Thursday, July 28, 2011

Well, This Is Weird

So, about the only lighter moment involved with the ongoing debt/default/government shutdown crisis is that over the last two days various Republican politicians have taken to accusing each other of being various characters in Tolkien's LotR.

It all started with a WALL STREET JOURNAL editorial which portrayed the House Republicans as naive "tea party hobbits":

The idea seems to be that if the House GOP refuses to raise the debt ceiling, a default crisis or gradual government shutdown will ensue, and the public will turn en masse against . . . Barack Obama. The Republican House that failed to raise the debt ceiling would somehow escape all blame. Then Democrats would have no choice but to pass a balanced-budget amendment and reform entitlements, and the tea-party Hobbits could return to Middle Earth having defeated Mordor.

This is the kind of crack political thinking that turned Sharron Angle and Christine O'Donnell* into GOP Senate nominees . . .

Here's the link to the full piece from which this passage comes.

It probably would have ended there, had not John McCain taken it up and read this same passage from the floor of the Senate (so this Tolkien analogy is now officially in the CONGRESSIONAL RECORD -- how weird is that?) on Wednesday; see the C-Span footage included under the following link:

Things got even more complicated after that, with Rand Paul wandering into the fray, mildly observing that it's better to be a hobbit than a troll,** and the hapless Angle referring to the original "fable".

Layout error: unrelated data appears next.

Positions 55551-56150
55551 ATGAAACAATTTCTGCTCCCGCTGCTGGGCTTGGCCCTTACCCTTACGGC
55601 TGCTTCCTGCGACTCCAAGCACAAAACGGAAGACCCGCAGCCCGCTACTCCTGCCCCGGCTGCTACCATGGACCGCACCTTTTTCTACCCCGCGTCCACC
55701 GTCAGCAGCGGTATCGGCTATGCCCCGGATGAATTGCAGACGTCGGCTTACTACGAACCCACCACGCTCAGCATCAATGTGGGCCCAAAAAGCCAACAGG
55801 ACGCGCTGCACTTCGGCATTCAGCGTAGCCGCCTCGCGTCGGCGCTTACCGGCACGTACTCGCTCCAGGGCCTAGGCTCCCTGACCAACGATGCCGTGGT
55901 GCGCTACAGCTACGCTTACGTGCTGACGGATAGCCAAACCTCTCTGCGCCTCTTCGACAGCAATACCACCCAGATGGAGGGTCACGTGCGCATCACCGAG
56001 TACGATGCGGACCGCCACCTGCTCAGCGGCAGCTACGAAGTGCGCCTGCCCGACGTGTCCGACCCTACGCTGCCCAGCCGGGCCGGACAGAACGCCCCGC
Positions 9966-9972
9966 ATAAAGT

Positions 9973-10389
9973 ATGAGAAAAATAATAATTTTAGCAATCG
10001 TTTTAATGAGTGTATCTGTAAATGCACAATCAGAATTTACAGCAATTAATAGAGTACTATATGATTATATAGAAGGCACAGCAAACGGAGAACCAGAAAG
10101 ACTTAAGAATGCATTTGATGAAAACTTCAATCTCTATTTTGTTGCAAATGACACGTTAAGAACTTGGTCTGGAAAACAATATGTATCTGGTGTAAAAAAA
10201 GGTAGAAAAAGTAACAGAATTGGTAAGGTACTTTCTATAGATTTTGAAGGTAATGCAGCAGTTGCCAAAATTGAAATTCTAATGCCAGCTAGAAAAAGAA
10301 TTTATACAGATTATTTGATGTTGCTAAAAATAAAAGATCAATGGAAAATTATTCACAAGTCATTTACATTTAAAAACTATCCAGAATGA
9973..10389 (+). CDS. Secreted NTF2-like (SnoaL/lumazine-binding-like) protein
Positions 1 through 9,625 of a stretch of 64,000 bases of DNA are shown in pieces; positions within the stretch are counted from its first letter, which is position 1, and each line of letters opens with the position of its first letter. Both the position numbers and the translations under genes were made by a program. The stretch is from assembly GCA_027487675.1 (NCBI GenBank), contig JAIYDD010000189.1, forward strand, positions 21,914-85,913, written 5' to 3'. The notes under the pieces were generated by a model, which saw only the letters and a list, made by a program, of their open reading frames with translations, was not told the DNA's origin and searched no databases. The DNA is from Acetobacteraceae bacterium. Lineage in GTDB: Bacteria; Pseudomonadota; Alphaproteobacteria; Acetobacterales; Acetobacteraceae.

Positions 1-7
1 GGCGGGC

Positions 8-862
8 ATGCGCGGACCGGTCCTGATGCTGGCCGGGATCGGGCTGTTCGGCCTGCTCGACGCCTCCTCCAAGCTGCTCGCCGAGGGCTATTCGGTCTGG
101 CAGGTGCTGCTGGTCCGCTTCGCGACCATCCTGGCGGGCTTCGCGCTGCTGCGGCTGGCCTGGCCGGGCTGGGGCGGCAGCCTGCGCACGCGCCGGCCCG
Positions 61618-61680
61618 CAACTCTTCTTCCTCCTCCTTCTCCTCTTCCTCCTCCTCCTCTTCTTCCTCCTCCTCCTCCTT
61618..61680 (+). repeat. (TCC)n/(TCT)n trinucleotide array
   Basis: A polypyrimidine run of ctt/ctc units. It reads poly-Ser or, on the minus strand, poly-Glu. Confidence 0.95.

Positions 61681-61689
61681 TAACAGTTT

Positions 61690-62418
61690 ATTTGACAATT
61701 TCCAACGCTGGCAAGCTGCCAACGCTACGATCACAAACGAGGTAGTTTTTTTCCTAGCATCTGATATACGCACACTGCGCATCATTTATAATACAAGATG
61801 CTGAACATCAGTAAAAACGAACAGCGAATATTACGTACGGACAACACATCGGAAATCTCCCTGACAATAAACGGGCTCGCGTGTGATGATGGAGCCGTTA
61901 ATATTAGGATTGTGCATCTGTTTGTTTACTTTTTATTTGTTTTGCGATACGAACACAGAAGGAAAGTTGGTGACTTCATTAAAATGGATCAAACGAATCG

But they reached apotheosis when Steven Colbert, who like Adam Savage has serious LotR geek credentials, had a go at it on his show; the Tolkien bit starts about a minute into the four-minute segment:

And that seems to be a good place to leave it.

--John R.

*who herself is something of a Tolkien fan

**though it's weird in itself that anyone named after Ann Rand cd admire Tolkien's hobbits.


Rob Heinsoo said...

You're right. It's weird times when your Tolkien Watch alarms start ringing in the middle of congressional fiascoes. Thanks for the links.

Troels said...

I have no intention of commenting on the political issue (which would be extremely presumptuous of me, as I am not a US citizen), but there is, I think, an interesting comment on Tolkien's sub-creation hidden away in all this: I would like to comment on Tolkien's Hobbits rather than on US politics.

The original Wall Street Journal article seems to have been reasonably favourable of Hobbits as such even if it does seem to present belief in this Hobbit scenario as being very naïve. Possibly the intention with the mention of Hobbits is precisely to invoke this naïvitée about how the larger world works, and this would, I believe, not be wholly inappropriate if we consider how Tolkien portrayed the Hobbits (by which I exclusively mean that the use of Hobbits may be appropriate to the intention of the writer; not that I necessarily find the intention of the writer itself appropriate or inappropriate).

Speaking of Sam as a more representative hobbit, Tolkien describes some truly typical Hobbit traits:
|    a vulgarity — by which I do not mean a mere
|    'down-to-earthiness' — a mental myopia which
|    is proud of itself, a smugness (in varying
|    degrees) and cocksureness, and a readiness
|    to measure and sum up all things from a
|    limited experience, largely enshrined in
|    sententious traditional ‘wisdom’
The Letters of J.R.R. Tolkien, Humprey Carpenter (ed.), no. 246 to Mrs Eileen Elgar (drafts) September 1963

This, it would seem to me, is quite close to what the writer of the original WSJ article intends to imply, possibly together with an acknowledgement also of the good sides of the Hobbits — their courage and indomitability, for example.